You will notice my reviews are not super technical. Other people do a better job at that than I could ever do. I am more interested in the photos I can take with it. Its the photos that matter when buying a lens so I have tried to include a lot of photos here covering all the genres I enjoy, portrait, travel, architecture, street, sports etc. All the images in this article were processed in Lightroom and Silver EFX Pro.
So how do I feel about this lens after owning it for two years and shooting it non-stop? It’s amazing! By far the best lens I have ever used on any system. It’s tiny, beautifully made and creates a look that I love. So if thats all you need to know – go get it now! But if you want some more details, read on!
The 35mm Summilux has an amazing way of capturing images that give your photo a very three-dimensional feel. It has super sharp focus and a beautiful soft out-of-focus background, especially wide open at f/1.4 that makes the real world look magical and cinematic. Its the look that is a primary reason for my switch to Leica and why I felt the sale of my lesser used organs made sense for this lens!
However, it is easy to be tricked into shooting everything wide-open when using this lens. I feel everyone who buys faster aperture lenses goes through this. It’s kind of a waste too, because this lens is amazing across all apertures. That being said, a lot of the special look and 3D pop comes from the wide aperture and transition between the insanely sharp in focus elements to the background blur. It is really special.
The lens does vignette a lot a f/1.4, but does improve a lot from f/2.0 to f/2.8. I however don’t mind this at all, and feel it adds to the cinematic character of the images. The color you get form this lens is amazing. Really vibrant and rich.
Its a wonderful lens to use and hold. Like all Leica lenses, its beautifully made and very solid. I have the black version, but a silver version has since been introduced as well which looks great. Its a little heavier than other Leica lenses at 328 grams with the hood, but sits well on the front of the M, not pulling it forward when set on the table or hanging around your neck. And compared to other brands lenses with this aperture, its tiny and light.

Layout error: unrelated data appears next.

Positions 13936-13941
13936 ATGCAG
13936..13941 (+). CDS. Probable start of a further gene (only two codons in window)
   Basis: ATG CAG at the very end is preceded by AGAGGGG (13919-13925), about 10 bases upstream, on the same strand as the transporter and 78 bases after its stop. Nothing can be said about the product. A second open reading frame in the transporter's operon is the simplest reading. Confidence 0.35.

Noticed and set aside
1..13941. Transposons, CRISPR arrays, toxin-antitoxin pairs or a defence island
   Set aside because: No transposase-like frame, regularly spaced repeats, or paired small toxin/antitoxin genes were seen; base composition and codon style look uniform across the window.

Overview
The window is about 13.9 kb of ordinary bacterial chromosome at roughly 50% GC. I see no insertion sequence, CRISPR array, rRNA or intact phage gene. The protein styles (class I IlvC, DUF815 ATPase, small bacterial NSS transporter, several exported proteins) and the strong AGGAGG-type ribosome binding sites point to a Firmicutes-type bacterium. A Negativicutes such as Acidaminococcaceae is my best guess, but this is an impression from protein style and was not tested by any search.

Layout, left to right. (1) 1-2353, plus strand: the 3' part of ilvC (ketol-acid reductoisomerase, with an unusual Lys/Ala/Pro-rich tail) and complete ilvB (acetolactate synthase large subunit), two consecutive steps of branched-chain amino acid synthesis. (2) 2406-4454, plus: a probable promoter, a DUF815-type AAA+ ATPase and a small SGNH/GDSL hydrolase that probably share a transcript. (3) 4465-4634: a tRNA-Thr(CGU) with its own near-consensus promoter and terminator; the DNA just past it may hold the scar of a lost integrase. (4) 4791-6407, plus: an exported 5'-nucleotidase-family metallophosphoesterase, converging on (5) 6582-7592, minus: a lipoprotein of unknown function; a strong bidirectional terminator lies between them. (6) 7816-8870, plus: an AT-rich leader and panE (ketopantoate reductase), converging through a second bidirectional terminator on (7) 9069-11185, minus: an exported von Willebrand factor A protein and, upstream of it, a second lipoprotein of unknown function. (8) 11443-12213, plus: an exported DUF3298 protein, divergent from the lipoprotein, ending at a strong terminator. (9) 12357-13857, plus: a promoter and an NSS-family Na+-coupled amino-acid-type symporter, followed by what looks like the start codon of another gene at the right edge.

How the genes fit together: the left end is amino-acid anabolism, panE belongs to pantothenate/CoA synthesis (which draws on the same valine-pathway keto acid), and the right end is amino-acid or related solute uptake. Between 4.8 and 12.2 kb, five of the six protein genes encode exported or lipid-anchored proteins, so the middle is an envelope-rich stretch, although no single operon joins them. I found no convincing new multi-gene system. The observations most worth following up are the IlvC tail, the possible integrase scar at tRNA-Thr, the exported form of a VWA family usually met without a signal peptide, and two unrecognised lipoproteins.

Due to the floating element (the FLE in the name) it is a little harder to focus and less smooth than other non-FLE lenses like the Summircon’s. But I have noticed mine has loosened up a lot since using it so much. Earlier versions had the complaint the aperture ring was a little loose and easy to accidentally change. I don’t find this a real problem with my copy, but there is a slight give at f/1.4.
This lens really pulls in light, so I find you really need an ND filter for use during the day. I use and B&W 3 stop filter which allows me to utilize the wider apertures in sunshine and direct sunlight and switch to a clear UV filter for low light conditions.
To conclude this review, I would end simply saying this is not only the best 35mm lens I have used, but the best lens on any camera I have used. It’s tiny, built solid like a tank, insanely sharp wide-open and stopped down and has tons of character to give your photos a very special look. So sell those organs and know you are buying the one 35mm lens you will ever want!
WHERE TO BUY?
There are a number of places I would highly recommend for purchasing your Leica M. The local Leica gallery stores are great if you have one in your city, but my main choice when buying anything Leica is Ken Hansen.
Leica Dealer in New York (no tax!) who is a legend. He is the biggest seller of Leica gear in the US and has no store or website – just great service.
A massive store and online presence with a great return policy if anything goes wrong and free shipping.
So easy to deal with, free shipping with Prime and great return policy.